Likely to drain out liquidity; force RBI to keep interest rates elevated.
Mumbai: The sharp depreciation in the rupee due to the global risk-off environment triggered by the currency crisis in Turkey is likely to slowdown the ongoing growth recovery in the domestic economy.
With oil prices still remaining at elevated levels, the steep fall in the rupee would make imports costlier putting further strain on India’s widening current account deficit (CAD).
“It would be a mistake to see this as only a country-specific phenomenon; there is a larger dynamic at play,” said Edelweiss Financial Services in a note.
According to it, capital flows to emerging markets (EM) could slow down as European banks retrench lending to EMs amidst heightened risk. This will hurt countries with high external debt and current account deficit. Secondly, the strengthening of US dollar could undermine global industrial activity, which could impact exports from emerging markets, a main engine of growth at the moment. “India is much less vulnerable relative to other EMs in terms of external debt and current account deficit. However, if the global situation deteriorates, not only would exports slow down, but domestic liquidity too may dry up as the RBI drains liquidity to support the rupee. This in turn would hurt corporate deleveraging and weigh on recovery,” it said.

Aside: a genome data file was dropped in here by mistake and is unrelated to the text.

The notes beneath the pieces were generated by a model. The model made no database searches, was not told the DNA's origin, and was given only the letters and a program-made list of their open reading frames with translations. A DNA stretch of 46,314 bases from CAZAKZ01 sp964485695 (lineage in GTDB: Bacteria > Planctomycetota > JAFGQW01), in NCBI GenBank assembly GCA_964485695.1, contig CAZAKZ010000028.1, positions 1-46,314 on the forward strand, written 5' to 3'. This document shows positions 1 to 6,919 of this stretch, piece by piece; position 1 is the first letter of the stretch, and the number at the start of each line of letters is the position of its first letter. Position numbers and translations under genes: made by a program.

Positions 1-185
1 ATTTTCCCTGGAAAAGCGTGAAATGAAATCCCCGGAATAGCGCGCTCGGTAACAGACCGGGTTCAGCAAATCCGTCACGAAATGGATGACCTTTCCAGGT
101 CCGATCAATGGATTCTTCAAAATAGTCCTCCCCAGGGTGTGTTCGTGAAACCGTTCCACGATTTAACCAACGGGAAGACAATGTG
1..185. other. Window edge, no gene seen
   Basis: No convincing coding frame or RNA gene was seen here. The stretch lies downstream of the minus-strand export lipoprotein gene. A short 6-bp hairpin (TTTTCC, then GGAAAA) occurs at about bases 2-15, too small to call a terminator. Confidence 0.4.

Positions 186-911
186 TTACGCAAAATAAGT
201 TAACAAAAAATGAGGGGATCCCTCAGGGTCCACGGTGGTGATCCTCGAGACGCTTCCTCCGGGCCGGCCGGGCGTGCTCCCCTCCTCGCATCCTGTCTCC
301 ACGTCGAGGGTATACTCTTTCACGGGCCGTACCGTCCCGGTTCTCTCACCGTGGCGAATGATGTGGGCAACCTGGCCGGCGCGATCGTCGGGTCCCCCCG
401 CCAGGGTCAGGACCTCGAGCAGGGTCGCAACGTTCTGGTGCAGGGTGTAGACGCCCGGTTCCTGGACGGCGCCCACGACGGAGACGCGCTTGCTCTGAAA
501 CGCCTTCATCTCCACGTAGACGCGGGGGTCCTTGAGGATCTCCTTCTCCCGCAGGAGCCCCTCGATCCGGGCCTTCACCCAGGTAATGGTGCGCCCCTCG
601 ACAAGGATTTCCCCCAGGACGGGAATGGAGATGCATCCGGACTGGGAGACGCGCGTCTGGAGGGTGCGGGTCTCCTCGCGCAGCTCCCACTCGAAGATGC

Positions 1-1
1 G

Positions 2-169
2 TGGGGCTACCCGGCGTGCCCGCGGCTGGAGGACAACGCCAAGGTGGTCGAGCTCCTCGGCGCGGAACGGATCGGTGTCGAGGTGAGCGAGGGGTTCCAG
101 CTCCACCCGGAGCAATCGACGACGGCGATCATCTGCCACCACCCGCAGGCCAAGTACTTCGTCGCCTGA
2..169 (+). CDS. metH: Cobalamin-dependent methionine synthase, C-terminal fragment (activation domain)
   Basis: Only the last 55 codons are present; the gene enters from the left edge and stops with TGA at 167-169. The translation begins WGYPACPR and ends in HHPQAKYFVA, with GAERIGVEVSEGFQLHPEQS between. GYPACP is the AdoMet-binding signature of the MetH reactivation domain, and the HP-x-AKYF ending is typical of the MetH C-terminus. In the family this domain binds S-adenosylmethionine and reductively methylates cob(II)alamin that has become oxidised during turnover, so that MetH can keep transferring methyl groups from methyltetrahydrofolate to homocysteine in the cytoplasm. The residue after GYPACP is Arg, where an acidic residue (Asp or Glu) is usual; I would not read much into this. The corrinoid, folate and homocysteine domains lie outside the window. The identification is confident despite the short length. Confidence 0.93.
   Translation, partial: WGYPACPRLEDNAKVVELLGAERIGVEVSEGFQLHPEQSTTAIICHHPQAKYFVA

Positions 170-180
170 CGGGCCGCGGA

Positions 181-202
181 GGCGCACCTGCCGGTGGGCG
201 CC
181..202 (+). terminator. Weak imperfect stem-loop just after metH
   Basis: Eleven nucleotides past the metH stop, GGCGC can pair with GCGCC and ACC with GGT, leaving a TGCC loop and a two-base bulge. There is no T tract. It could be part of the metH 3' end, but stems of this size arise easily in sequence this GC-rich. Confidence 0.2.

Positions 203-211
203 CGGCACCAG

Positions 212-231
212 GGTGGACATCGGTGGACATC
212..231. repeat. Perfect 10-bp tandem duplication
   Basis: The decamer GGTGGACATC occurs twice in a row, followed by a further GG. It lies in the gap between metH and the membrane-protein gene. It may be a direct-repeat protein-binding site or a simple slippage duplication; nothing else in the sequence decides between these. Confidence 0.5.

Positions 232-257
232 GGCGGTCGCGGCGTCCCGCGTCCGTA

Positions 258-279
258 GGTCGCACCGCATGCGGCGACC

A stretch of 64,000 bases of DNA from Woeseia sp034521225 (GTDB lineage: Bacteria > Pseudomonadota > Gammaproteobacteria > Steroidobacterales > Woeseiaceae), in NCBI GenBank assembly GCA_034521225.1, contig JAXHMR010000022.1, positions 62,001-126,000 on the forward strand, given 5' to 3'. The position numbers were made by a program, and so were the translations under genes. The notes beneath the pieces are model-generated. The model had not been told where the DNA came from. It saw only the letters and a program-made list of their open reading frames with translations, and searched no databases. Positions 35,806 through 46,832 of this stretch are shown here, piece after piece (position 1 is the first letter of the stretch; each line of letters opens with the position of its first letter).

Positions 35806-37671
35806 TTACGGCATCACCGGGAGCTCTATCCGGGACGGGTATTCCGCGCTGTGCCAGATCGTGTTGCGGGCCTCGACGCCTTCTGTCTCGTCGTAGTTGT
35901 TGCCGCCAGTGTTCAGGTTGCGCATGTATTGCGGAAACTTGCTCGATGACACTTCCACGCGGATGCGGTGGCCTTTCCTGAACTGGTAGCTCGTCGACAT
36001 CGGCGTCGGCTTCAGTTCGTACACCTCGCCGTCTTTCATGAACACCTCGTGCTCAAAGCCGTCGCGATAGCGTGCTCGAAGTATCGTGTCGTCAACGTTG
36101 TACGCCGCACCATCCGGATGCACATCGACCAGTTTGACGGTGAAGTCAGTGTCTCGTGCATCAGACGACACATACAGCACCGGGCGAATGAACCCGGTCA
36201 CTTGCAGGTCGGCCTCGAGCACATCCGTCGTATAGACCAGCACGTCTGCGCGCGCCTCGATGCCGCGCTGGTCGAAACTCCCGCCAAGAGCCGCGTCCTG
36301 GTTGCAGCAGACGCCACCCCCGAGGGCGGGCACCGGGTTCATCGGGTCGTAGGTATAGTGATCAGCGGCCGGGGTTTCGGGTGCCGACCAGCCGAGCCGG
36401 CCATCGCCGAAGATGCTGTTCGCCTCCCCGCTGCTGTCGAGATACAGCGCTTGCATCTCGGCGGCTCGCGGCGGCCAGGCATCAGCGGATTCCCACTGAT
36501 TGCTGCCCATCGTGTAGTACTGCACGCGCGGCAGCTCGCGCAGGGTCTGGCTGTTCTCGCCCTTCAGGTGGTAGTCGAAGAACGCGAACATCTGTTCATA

While a weakness in rupee is expected to boost exports, Devendra Kumar Pant, chief economist and senior director (public finance) at Ind-Ra said exports respond more to global demand and growth rather than fluctuations in currency. With India being net importer and oil forming a major component of our total import bill, he said the persistent weakness in the rupee would make widen our current account deficit. “If the capital flows are not sufficient enough to fund this deficit, we could possibly see a second round impact of the current crisis in the form of depletion of forex reserves,” Mr Pant said.
Though all these factors could adversely impact domestic growth, he said the resilience of the economy to absorb this shock is much better than what it was during 2013 turmoil.